The biggest surprise for me when playing Risen was that I didn’t end up hating it. If I hadn’t been reviewing it, I probably would still hate it, much like I did for the first four or five or maybe seven hours that I played it. For me, this mostly generic fantasy RPG got off to a very rough start. It’s not an attractive game. Although many of the settings on this mystic isle look nice, the character models and animations seem primitive and are decidedly ugly. On the Xbox 360, everything has an unfinished jerkiness when in motion, and the controls are overly sensitive in an unpleasant way while the timing of the action seems sluggish. Combined with mediocre storytelling, sub-par voice acting, and mostly uninspired creature design, Risen‘s look and feel leave almost everything to be desired.
The game begins with you being shipwrecked on an island with nothing but what’s washed up on the beach with you. I liked this set-up, and it gives a good reason for your character to be an unseasoned newcomer to the island. It also provides the only real plot motivation for all of the action that follows, which amounts to: “Well, now I need to survive and make my way in the world.” That’s a good place to start, but the story doesn’t ever give you much more than that. As you explore the island, you can join up with the magic-using warrior monks of The Order or throw in with the outlaws who work for The Don. Both have their fingers in the island’s only settlement, Harbor Town. You’re free to wander all over the island, although getting in and out of Harbor Town is restricted in various ways. However, all this freedom leads to the game feeling very aimless. There were plenty of quests and tasks to carry out, but it all seemed piecemeal with no larger, grander narrative driving events. As a result, the world never engaged me as a whole, nor did the game.
Moment to moment, there are a lot of things to do. The game has a detailed crafting system for making weapons, magic items, scrolls, potions, and even cooking food, so you’re constantly gathering ingredients as you wander around the island. And there are tons of quests, which vary in both intricacy and interest level. Some are simple “fetch quest” style, but there are more involved detective-style quests where you have to solve mysteries or put together the pieces of a puzzle. Unfortunately, the in game maps are hard to read and sometimes are just not helpful at all, and on more then one occasion, I abandoned a quest because I just couldn’t find that last person that I needed to talk to. At least there was almost always something else I could go and do instead, especially once I figured out that you could just jump over the wall of Harbor Town to escape.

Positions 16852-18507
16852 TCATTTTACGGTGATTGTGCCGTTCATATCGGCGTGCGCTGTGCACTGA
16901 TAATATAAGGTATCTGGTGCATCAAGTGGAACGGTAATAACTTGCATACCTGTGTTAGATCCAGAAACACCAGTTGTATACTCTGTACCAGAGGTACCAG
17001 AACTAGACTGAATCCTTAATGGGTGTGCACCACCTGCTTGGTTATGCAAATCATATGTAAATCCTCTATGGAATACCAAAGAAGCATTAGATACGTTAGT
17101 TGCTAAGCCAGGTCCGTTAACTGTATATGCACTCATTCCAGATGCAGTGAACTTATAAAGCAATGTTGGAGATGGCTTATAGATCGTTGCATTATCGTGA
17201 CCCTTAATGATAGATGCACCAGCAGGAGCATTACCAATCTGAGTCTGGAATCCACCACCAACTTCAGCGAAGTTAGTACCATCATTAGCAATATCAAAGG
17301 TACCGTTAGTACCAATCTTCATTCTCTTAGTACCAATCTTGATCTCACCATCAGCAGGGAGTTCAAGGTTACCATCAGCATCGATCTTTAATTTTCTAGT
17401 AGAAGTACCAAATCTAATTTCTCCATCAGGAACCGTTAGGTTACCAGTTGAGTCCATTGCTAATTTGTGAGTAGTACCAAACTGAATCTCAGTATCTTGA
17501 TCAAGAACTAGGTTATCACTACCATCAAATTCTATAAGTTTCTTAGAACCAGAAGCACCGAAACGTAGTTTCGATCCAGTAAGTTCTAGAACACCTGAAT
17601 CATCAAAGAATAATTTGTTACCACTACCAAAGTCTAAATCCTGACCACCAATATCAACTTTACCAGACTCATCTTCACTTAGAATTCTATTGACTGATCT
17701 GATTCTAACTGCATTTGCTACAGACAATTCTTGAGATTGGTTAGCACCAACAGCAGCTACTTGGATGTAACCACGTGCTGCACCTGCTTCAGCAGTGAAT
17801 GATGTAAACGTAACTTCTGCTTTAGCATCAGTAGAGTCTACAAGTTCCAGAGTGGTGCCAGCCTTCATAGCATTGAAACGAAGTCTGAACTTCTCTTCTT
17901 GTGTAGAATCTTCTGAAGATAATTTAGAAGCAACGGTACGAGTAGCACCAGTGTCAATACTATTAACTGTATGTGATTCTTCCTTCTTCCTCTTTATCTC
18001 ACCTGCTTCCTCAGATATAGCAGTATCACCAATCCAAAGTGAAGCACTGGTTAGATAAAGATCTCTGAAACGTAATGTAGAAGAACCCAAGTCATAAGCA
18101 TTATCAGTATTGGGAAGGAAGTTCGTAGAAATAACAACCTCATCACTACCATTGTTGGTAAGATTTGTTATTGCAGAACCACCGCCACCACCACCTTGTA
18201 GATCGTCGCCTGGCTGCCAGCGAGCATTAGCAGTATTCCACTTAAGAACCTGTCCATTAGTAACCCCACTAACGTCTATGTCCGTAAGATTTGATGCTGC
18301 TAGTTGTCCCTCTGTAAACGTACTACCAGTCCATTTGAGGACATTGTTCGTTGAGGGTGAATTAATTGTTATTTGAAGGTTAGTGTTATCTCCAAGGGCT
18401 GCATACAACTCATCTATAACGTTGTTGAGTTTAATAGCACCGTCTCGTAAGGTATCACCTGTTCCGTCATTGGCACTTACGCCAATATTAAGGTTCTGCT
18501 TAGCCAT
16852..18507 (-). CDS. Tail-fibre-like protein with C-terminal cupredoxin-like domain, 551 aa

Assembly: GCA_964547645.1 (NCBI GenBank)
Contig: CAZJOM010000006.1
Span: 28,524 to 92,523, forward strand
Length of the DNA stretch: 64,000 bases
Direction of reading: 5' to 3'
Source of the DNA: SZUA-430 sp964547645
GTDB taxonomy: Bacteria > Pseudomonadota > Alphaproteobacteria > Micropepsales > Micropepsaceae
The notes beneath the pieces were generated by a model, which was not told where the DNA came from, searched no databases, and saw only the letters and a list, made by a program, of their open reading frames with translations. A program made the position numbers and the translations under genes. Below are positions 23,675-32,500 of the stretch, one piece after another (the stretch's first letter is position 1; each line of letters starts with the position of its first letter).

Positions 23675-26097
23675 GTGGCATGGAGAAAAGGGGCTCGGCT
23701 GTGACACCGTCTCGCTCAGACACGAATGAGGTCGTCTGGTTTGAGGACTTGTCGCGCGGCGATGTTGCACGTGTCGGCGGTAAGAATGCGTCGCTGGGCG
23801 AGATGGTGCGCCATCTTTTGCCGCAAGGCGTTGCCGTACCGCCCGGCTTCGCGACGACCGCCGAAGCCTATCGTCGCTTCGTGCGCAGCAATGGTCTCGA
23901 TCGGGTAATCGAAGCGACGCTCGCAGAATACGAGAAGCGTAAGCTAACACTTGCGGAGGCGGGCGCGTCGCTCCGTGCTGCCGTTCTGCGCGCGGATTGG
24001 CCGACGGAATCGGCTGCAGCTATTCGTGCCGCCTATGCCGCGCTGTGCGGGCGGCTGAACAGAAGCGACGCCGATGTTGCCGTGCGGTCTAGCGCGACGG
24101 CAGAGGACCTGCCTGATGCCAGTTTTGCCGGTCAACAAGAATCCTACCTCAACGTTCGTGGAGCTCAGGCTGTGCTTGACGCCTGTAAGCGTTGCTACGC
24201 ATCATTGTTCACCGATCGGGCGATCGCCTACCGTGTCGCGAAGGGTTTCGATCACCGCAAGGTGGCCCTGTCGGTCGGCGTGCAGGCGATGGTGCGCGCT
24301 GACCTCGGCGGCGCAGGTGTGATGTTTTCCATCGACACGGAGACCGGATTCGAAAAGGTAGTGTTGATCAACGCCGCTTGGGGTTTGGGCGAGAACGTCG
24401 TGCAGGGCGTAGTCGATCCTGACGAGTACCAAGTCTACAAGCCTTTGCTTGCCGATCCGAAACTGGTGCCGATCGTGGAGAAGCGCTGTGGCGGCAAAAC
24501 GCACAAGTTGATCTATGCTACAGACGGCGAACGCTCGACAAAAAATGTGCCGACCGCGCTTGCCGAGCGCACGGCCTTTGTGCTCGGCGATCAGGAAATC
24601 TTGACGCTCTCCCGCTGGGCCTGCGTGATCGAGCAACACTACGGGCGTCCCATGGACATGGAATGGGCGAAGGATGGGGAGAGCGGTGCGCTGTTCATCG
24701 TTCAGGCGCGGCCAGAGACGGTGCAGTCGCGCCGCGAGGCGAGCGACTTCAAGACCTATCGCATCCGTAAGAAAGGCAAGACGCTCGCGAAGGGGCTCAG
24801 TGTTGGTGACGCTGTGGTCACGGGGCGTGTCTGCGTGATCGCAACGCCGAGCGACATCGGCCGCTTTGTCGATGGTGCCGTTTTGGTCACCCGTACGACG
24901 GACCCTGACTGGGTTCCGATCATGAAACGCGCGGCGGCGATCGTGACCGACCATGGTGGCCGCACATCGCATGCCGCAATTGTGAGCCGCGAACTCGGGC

All that freedom to roam comes at a cost—you’ll end up fighting monsters out in the wilderness. That means using Risen‘s terrible, boring, and deadly combat system. It’s mostly a matter of block and counterstrike, but at a slow pace and with sluggish controls, it’s easy to die very fast when you’re outmatched by an opponent. Often the only way to find out if you’re outmatched is to learn by dying. This game has a lot of that, which is one of my biggest pet peeves in all of gaming. Learning by dying means you need to save all the time, a process that takes longer than you want. A quick save button would make this game twice as good (but still not very good). As it is, especially early on, I died over and over again, killed by wild boars or giant moths or gnomes. Even at higher levels, a quest would set me up against impossible foes, requiring me to go find something else to do so that I could level up. That made for a lot of dangling quests, which in turn killed much of the games already slow momentum.
Finally, I want to bitch about the leveling up system. Like most RPGs, you kill things and complete quests to earn experience points. When you level up, you get extra hit points and earn Learning Points. You then have to run around and find a trainer in order to spend those points. That trainer will almost always charge you a tidy sum to raise your strength by one point or learn a new level of lock picking, and gold, especially early on, is not easy to come by. I often found myself unable to train because I needed that money for potions or weapons or to pay costs associated with completing quests. As the game proceeded, gold became less of an issue, but having to find a different trainer for each and every thing that I wanted to raise never got less than tiresome. In short, leveling up wasn’t fun, which is a cardinal sin when it comes to RPGs of any kind.
Tiresome sums up a lot of my feelings about Risen. There’s some genuine, classic RPG fun to be had here, and once you commit the time and energy to get your character going, the Pavlovian need to grind for XP and gold kicks in. But with its clunky combat, endless wandering back and forth, and dull storytelling, I don’t think that it’s worth the time or effort.